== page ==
Anubis, the god of death, was worshipped in Ancient Egypt. The catacombs next to his temple in Saqqara held millions of mummified dogs, ranging in age from puppy to adult – presumably gifts from his worshippers, according to Live Science.
People gave mummified dogs as gifts to Anubis, god of death. KhymHarrison/iStock/Thinkstock
Not much is known about the animal cults of Ancient Egypt. The practice of dog mummification during that time was discovered in 1897 by Jacques de Morgan, a French archaeologist. Archaeological evidence suggests that the practice was a large part of the economy in Ancient Egypt. “When you go to Saqqara now, you see an area of attractive desert with the pyramids sticking up and one or two of the prominent monuments” associated with animal cults, Paul Nicholson, a professor of archaeology at Cardiff University in the United Kingdom told Live Science. “It would have been a busy place… a permanent community of people living there supported by the animal cults.” This likely involved merchants, dream interpreters, tour guides, priests and people who would breed dogs for the purpose of gifting the gods. Nicholson told Live Science that there is no evidence the dogs were killed by physical action, but probably passed away from dehydration or starvation.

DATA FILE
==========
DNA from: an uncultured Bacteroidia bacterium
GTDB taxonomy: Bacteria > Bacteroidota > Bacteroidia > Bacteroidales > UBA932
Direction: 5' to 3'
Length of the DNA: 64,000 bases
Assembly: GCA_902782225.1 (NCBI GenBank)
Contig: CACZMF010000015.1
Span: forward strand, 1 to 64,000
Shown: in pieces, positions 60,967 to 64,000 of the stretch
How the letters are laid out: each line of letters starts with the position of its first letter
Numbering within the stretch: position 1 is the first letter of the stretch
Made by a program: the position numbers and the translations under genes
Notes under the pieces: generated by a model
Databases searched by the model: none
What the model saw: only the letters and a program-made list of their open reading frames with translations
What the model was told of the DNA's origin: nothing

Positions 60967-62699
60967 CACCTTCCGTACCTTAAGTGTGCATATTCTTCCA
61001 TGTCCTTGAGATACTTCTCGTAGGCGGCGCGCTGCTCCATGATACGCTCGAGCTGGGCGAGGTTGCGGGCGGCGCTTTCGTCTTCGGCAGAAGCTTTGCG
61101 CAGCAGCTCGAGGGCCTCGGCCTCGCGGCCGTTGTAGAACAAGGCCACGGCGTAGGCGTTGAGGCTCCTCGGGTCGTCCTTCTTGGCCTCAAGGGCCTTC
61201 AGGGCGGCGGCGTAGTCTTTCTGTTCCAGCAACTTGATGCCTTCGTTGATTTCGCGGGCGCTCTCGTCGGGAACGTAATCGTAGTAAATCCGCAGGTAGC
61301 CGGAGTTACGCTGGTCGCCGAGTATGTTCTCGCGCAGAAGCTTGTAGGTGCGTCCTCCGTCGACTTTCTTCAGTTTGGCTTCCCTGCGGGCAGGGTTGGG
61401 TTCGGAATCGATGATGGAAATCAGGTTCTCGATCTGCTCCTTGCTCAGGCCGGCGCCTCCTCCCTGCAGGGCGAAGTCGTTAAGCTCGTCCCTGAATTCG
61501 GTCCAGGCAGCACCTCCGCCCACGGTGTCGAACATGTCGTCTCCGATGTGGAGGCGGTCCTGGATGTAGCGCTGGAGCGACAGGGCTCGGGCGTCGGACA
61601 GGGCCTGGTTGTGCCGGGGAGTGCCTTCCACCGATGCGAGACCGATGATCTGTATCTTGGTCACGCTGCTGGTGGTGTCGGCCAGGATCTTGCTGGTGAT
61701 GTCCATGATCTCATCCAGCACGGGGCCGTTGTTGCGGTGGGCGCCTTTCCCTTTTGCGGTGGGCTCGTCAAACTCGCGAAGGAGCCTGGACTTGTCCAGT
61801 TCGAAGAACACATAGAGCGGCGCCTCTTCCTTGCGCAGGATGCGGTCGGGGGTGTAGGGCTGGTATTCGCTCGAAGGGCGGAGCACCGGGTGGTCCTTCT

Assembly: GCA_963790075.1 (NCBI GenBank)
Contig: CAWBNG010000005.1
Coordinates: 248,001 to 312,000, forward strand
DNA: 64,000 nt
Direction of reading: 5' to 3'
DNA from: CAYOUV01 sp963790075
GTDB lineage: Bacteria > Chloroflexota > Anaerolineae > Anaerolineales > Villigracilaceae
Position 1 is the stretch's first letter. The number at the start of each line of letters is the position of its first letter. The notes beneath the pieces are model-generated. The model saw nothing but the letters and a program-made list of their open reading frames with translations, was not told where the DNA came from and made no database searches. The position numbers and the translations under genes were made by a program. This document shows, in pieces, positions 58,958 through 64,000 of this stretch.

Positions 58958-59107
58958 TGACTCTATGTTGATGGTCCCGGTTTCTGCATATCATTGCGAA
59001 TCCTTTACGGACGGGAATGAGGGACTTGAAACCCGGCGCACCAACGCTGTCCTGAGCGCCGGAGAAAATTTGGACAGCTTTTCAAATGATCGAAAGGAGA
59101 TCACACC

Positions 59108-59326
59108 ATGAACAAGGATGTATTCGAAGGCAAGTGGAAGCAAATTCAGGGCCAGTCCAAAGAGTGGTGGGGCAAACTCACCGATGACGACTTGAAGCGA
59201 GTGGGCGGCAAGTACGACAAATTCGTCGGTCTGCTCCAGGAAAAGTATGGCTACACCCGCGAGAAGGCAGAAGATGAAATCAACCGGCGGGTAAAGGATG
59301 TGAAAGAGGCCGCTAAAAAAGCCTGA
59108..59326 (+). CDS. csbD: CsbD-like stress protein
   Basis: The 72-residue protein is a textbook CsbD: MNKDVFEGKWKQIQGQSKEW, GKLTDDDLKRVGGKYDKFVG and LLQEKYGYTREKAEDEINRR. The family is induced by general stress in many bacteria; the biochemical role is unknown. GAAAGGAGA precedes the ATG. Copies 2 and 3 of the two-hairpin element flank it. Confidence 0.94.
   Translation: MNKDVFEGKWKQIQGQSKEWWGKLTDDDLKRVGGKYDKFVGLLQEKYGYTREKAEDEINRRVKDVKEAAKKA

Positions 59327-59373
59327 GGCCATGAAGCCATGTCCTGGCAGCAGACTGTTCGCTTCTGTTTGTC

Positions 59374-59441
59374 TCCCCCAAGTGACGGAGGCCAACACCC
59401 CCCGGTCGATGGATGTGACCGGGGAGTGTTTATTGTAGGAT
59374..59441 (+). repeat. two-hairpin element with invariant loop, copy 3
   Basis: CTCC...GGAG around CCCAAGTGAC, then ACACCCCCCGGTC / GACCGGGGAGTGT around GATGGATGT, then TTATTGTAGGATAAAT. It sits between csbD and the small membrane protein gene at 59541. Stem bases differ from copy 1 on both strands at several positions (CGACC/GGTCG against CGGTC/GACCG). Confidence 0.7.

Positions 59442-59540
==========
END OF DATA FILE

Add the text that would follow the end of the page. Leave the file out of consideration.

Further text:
The mummification of the dogs, Nicholson told Live Science, was likely viewed as “expressions of gratitude that the gods would appreciate.” Some of the dogs were hours to days old, while others were advanced in age.
Archaeologists also found the mummified remains of other animals, including jackals, cats, falcons, foxes and mongoose, Live Science reports. The majority of the “gifts” to Anubis, however, were dogs.